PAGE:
TRX and Sandbag Workout

TRX and Sandbag Workout

Reading TRX and Sandbag Workout 4 minutes

One of the major mistakes people make in their fitness programs is allowing equipment to dictate the training. While we all enjoy the variety and versatility of various pieces of equipment, our training philosophy and systems should always determine which and why certain pieces of equipment are utilized.

In the case of TRX Training, we have a system of training that is built upon integration of the whole body during every exercise. The progressions of TRX Suspension Trainer drills often requires the stability of the whole body in all planes of motion. So, when we combine the TRX with other implements, we want to integrate tools and philosophies that offer similar not competing concepts. That is why programming the TRX with sandbag training can form a very comprehensive system of fitness.

In utilizing multiple training tools, we need to identify how they can fill in the “holes” of each other and how they can help teach concepts that are complimentary. In the above video, strength and conditioning coach Josh Henkin demonstrates how specific drills using both the TRX and a sandbag can help you reach your fitness goals.

Both the TRX and sandbags are based upon changing stability to enhance strength and perceived load. Manipulating leverage with TRX training may be familiar to many, but we can accomplish the same goal by changing the leverage of both body position and load position with the sandbag. Far too many times people add external load, and this philosophy of multi-planar whole body training gets lost. In order to allow incremental progression and more variables to allow successful progressions, we have far more options that we may first discover.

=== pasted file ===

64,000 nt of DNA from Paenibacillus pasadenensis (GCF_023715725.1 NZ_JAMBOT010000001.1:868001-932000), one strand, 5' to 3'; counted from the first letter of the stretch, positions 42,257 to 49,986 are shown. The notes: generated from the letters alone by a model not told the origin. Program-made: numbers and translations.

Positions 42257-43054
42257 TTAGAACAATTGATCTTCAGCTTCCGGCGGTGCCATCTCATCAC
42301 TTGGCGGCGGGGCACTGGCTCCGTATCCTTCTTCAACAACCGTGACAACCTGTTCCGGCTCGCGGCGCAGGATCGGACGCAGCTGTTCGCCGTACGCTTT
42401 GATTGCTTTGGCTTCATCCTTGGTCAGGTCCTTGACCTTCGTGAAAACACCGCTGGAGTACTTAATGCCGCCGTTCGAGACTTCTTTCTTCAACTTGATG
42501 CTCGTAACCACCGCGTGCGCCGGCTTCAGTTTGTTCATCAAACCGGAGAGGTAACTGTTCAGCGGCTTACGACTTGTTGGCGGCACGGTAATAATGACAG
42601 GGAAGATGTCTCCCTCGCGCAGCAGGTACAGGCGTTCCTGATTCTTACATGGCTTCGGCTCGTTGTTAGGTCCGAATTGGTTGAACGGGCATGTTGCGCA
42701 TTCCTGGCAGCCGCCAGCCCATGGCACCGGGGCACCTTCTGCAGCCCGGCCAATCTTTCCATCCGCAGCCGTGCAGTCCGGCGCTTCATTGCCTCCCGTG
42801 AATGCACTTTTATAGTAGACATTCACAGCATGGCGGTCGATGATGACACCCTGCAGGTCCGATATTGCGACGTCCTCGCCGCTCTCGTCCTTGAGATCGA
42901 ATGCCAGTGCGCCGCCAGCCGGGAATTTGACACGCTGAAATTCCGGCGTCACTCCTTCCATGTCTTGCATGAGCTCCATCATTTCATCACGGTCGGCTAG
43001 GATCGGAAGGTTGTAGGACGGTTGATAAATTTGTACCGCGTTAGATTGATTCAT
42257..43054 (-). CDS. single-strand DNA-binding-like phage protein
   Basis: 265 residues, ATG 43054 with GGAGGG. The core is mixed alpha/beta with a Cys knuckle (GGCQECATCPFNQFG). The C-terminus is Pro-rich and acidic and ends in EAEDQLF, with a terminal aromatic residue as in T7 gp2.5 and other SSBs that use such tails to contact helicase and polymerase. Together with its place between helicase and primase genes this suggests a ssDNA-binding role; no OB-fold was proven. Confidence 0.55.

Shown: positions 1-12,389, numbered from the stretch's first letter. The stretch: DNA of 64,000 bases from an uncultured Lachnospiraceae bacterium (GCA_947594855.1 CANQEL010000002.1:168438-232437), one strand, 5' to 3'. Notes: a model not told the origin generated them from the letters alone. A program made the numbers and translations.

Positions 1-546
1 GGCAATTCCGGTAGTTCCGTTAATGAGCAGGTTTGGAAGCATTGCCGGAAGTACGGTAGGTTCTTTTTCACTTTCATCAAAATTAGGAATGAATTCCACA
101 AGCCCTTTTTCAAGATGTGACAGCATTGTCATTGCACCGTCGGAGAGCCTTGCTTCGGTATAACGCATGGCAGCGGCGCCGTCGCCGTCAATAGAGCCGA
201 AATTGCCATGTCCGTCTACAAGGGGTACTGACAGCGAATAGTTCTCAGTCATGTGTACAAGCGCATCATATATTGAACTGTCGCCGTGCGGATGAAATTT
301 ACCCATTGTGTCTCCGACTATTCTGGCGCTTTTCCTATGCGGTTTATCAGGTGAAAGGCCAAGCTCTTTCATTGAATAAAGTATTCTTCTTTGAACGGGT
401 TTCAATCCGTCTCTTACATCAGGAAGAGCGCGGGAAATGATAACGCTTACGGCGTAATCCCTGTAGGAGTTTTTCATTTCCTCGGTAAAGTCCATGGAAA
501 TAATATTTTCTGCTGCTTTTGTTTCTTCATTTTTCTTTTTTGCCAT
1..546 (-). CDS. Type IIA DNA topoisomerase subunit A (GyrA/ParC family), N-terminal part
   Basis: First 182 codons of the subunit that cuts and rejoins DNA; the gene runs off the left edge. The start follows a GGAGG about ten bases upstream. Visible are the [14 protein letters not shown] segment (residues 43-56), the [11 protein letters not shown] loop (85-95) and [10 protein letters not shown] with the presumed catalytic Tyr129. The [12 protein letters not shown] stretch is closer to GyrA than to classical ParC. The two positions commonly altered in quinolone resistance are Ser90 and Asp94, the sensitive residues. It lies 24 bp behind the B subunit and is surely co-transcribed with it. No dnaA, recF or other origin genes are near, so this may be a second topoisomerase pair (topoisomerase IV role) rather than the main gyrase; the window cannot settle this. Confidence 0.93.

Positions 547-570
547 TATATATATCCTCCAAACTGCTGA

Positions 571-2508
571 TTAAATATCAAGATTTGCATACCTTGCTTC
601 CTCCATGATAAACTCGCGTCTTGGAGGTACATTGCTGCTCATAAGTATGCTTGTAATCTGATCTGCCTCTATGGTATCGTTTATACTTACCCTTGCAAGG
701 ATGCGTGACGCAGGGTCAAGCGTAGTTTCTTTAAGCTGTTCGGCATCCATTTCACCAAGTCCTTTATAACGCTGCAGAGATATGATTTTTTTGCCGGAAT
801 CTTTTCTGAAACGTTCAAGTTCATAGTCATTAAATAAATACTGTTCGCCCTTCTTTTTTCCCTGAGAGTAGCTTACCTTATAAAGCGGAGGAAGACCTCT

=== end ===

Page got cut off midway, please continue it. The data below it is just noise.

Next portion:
Options to increasing perceived load include the following:

  • Change of Speed: While many choose to try to increase speed, greatly decreasing speed may be an avenue of increasing intensity of the movement. As TRX Head of Human Performance Chris Frankel often states, “earn the progression.” This can be demonstrated by being able to display proper movement skills at much lower speeds to enhance control and isometric strength.
  • Range of Motion: While full range of motion is the desired end result of many movements, we can progressively implement varying ranges of motion to decrease or increase the perceived load.
  • Complexity: Often an overlooked component of traditional gym exercises, complexity can be a valuable tool for not only increasing the level of difficulty of the drill but the value as well. Exercise complexity can challenge movement in one plane while stabilizing in one or multiple planes of motion. An example lies in both TRX and sandbag training.

During the TRX Alternating Roll Out to Press, force is applied in the sagittal plane while being resisted in the frontal and transverse. In sandbag training, we can create the same training environment by altering the holding position and the stance of the body. Again, these are very complimentary training methods that allow more incremental progression and the ability to determine the right exercise for our clients without getting away from our core philosophy of stability, strength and mobility. See how not the random but deliberate combination of specific methods and equipment can yield higher results and reach new heights of your fitness.

Josh Henkin, CSCS is the creator of the Ultimate Sandbag™ and the Dynamic Variable Resistance Training™ program. His programs have been taught in over 10 countries and are highly sought after. Visit his website at